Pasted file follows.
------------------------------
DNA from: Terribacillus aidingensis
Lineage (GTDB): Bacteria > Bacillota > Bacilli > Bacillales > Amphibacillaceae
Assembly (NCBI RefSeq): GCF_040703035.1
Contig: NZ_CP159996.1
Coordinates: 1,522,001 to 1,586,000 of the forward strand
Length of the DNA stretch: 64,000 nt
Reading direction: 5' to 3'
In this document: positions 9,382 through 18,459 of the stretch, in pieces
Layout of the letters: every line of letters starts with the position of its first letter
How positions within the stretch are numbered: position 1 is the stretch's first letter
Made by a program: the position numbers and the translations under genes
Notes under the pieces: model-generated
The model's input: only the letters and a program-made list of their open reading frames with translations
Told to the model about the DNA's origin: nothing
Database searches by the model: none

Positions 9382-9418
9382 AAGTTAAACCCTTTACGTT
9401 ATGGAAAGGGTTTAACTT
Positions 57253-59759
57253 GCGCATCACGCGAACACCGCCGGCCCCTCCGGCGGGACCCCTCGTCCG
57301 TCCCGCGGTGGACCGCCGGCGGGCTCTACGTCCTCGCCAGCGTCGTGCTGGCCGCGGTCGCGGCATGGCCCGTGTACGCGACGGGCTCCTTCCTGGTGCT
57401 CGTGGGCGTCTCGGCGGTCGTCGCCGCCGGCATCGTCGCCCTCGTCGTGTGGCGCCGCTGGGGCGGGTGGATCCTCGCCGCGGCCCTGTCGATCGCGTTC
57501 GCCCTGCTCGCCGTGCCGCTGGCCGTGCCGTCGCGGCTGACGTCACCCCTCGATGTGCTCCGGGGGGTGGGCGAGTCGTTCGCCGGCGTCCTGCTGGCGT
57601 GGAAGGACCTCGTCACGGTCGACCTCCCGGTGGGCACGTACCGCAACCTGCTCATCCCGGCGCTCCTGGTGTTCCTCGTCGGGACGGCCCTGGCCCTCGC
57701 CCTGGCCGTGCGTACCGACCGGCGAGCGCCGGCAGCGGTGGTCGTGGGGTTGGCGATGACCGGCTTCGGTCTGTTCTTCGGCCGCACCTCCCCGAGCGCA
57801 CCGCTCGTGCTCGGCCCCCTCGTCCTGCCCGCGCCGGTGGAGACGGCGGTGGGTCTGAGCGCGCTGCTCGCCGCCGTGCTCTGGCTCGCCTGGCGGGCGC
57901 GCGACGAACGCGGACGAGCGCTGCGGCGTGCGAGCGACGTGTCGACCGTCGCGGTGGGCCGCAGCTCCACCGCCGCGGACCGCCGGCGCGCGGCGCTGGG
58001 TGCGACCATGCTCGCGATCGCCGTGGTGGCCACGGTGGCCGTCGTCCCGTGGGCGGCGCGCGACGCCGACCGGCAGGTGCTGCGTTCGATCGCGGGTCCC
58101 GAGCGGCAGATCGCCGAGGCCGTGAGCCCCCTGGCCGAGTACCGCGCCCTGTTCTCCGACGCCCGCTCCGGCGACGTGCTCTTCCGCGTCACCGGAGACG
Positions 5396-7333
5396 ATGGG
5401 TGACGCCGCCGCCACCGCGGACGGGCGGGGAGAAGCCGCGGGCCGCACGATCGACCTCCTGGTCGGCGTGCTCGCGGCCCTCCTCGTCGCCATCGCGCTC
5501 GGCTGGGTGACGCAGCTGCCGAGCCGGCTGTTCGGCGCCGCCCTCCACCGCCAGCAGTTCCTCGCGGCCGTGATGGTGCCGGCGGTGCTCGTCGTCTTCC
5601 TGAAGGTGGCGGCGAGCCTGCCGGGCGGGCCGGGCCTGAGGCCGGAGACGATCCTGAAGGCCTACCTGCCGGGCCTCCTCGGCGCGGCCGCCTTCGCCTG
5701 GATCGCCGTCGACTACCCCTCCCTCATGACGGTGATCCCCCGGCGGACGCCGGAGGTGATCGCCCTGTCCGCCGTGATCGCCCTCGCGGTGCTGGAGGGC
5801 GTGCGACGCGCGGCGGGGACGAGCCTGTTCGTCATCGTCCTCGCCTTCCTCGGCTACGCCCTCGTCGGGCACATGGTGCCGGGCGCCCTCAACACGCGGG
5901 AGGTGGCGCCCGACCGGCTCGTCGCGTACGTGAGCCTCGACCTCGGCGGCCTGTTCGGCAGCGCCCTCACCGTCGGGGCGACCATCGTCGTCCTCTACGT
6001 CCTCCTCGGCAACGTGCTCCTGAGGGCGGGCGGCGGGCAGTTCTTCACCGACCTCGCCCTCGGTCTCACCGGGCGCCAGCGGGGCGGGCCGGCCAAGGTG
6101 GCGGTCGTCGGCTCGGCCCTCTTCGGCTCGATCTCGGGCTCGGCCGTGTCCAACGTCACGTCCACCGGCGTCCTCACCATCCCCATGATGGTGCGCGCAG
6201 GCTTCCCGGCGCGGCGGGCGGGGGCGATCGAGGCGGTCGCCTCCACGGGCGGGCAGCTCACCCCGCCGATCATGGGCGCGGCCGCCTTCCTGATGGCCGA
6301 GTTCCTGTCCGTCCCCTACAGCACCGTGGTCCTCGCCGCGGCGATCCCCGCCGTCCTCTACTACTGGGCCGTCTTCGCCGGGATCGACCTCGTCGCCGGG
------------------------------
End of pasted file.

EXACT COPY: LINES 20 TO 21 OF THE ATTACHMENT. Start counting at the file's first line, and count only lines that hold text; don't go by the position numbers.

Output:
57253 GCGCATCACGCGAACACCGCCGGCCCCTCCGGCGGGACCCCTCGTCCG
57301 TCCCGCGGTGGACCGCCGGCGGGCTCTACGTCCTCGCCAGCGTCGTGCTGGCCGCGGTCGCGGCATGGCCCGTGTACGCGACGGGCTCCTTCCTGGTGCT